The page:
In this competition, let's compare the Netherlands and Italy. These are two potential quarterfinal opponents if the group stage works out the right way. The Dutch are more heavily favored compared to Italy by the betting markets and were much more impressive in qualifying. If the 32 teams played out a league, I think the Dutch would be heavy favorites to finish above Italy. However, Spain would much prefer to play the Netherlands in the knockout round because they match up so much worse against Spain than Italy do.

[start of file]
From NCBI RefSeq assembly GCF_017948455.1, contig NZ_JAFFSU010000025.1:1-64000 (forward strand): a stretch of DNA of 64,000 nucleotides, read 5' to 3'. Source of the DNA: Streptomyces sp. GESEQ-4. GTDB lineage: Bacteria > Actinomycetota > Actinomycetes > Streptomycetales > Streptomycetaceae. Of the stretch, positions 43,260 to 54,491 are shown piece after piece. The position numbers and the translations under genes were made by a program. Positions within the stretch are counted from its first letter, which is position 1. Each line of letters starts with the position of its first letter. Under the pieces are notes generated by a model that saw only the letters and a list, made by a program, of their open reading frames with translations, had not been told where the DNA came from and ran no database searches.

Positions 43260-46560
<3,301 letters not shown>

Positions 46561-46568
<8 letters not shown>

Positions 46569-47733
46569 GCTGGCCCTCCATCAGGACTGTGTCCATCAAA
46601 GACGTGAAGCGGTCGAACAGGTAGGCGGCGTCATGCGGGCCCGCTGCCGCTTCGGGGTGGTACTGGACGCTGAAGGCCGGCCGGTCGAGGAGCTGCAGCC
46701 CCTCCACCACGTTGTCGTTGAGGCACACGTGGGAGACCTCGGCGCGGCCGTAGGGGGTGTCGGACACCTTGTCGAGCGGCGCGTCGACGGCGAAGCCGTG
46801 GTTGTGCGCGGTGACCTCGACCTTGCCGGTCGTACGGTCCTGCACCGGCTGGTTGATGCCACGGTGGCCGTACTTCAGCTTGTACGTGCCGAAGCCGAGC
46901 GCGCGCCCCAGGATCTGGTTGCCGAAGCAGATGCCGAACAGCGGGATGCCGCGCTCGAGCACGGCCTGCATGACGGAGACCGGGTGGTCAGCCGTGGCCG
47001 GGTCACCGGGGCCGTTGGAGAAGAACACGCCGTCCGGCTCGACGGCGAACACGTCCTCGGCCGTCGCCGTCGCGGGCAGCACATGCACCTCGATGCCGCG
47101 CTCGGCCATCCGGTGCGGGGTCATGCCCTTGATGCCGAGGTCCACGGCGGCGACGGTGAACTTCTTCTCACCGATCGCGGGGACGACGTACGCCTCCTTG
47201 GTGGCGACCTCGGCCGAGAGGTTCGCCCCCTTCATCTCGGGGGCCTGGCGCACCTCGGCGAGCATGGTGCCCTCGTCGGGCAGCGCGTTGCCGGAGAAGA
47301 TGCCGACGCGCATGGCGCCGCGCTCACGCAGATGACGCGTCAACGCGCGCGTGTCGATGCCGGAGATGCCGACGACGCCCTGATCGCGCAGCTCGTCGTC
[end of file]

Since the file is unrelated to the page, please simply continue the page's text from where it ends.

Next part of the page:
The Group Stage

Looking at their group, the first opponent will be a good early test. Switzerland should be completely outmatched, but they are just the type of team that match up relatively well against Spain. Expect them to keep a lot of guys back. Honduras the second matchday should present no problems whatsoever. Going into the third match, Spain should have already won the group so we should see mostly substitutes. That match is against the most interesting opponent because Chile play a fairly unique 3-3-1-3 formation.

The next article will discuss the issue of starting two strikers or one, going back to Euro 2008. Here is the link.

No comments:

Post a Comment